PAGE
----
Article | Open Access | Published:

Deformable Self-Propelled Micro-Object Comprising Underwater Oil Droplets

Scientific Reports volume 6, Article number: 31292 (2016) | Download Citation

This article has been updated

Abstract

The self-propelled motion with deformation of micrometer-sized soft matter in water has potential application not only for underwater carriers or probes in very narrow spaces but also for understanding cell locomotion in terms of non-equilibrium physics. As far as we know, there have been no reports about micrometer-sized self-propelled soft matter mimicking amoeboid motion underwater. Here, we report an artificial molecular system of underwater oil droplets exhibiting self-propelled motion with deformation as an initial experimental model. We describe the heterogeneity in a deformable self-propelled oil droplet system in aqueous and oil phases and at their interface based on the behavior and interaction of surfactant and oil molecules. The current results have great importance for scientific frontiers such as developing deformable micro-swimmers and exploring the emergence of self-locomotion of oil droplet-type protocells.

Introduction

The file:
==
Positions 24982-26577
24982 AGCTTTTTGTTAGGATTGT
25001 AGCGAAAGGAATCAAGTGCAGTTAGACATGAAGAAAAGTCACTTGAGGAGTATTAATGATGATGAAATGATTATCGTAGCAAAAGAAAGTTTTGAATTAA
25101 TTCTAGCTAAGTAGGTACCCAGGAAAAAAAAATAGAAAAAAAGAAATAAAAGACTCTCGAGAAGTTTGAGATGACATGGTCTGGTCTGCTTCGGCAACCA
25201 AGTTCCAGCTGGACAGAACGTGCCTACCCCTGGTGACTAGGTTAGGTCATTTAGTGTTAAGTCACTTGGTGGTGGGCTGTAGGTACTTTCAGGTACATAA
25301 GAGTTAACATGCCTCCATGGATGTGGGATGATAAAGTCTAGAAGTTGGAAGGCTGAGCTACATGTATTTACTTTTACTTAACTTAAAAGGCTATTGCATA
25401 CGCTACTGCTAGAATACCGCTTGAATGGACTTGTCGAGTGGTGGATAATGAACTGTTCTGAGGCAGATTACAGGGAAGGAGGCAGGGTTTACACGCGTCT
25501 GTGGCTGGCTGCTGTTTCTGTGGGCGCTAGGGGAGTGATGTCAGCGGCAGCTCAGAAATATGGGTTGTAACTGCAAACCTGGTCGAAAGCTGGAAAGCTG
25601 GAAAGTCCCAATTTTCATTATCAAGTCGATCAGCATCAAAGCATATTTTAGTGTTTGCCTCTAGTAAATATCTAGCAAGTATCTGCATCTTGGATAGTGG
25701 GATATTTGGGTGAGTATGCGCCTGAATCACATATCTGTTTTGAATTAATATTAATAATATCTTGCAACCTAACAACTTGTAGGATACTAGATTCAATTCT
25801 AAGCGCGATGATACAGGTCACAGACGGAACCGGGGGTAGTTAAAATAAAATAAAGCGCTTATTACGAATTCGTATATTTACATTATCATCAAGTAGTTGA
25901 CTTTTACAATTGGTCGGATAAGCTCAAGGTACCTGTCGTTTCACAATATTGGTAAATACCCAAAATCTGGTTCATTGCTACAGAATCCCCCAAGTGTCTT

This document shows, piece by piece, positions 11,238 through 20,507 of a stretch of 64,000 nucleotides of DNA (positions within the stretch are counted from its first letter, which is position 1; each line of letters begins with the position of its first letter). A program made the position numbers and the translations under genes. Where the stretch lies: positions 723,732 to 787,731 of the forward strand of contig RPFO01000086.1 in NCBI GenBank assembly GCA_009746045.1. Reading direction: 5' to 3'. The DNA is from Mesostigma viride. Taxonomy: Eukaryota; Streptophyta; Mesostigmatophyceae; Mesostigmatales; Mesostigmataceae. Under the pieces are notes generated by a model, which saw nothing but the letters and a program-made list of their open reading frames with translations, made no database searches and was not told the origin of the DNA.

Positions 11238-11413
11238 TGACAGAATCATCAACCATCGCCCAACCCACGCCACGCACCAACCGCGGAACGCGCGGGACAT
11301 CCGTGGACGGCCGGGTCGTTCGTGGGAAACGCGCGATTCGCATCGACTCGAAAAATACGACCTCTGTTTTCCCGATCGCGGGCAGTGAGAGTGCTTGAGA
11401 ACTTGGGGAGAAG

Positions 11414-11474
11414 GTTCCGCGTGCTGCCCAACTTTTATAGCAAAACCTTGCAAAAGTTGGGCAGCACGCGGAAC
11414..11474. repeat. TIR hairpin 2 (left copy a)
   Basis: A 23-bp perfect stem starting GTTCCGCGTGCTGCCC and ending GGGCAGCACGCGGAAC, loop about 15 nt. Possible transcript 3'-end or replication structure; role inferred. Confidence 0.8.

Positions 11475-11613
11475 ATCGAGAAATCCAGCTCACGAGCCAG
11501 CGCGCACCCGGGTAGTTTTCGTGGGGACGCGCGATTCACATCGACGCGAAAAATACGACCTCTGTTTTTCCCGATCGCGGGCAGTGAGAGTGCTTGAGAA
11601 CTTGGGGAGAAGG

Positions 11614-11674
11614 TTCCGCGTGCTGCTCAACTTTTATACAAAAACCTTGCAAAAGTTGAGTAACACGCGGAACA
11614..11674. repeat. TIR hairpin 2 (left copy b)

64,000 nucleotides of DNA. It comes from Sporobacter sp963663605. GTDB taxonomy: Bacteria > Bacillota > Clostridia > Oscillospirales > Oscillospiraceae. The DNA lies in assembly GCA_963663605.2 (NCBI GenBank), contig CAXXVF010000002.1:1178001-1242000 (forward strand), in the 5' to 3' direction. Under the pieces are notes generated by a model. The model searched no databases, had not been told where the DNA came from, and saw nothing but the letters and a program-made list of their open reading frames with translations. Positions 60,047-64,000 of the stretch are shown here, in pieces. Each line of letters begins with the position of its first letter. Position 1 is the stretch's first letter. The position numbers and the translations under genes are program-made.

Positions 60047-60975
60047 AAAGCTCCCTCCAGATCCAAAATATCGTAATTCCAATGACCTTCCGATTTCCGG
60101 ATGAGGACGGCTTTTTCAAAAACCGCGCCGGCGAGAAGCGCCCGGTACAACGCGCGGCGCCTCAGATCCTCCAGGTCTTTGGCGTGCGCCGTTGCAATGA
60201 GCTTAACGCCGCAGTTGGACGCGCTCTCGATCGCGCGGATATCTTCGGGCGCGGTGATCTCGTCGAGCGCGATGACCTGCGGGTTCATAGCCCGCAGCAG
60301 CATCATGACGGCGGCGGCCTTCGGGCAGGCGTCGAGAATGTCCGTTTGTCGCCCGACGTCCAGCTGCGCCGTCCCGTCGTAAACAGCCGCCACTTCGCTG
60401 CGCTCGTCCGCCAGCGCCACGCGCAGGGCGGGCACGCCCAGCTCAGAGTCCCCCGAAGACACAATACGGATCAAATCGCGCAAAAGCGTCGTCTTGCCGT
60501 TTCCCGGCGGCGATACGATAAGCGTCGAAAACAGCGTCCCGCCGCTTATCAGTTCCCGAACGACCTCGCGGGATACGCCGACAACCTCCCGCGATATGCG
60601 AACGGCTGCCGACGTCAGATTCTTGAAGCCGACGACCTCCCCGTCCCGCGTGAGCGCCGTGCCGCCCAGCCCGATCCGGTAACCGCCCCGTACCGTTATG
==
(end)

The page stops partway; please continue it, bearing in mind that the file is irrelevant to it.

Micrometer-sized self-propelled objects in water, such as micrometer-sized robots1, gene-engineered cells2, and so on3, have drawn much attention because of their potential application as underwater carriers and/or probes for exploring and curing environmental or biological systems. Living mobile cells can respond to circumstances and move using far less energy by machines or robots of comparable size. However, the fact that they are biological limits their application. Therefore, the construction of chemically organized soft systems in which molecular assemblies such as polymer networks exhibit the ability to mimic biological/cellular locomotion has gradually captured the attention of researchers and investors4,5,6,7. Recently, micrometer-sized emulsion droplets8 and giant vesicles9,10,11,12 in water exhibiting locomotion have been reported. Moreover, the chemotactic motion of droplets under external stimuli such as gradient fields of chemical compounds13,14,15,16 and light irradiation17,18 has been demonstrated. These self-propelled objects composed of soft matter have provided an important and emerging topic in non-equilibrium physics. In such studies, Ohta and Ohkuma provided a generic theory on the relationship between locomotion and shape change based on the symmetry-breaking19. The comparison between such generic analyses and experimental results is important, especially on the microscopic scale, for understanding cell locomotion, and there are few microscopic systems that overcome interfacial tension and consequently exhibit deformation.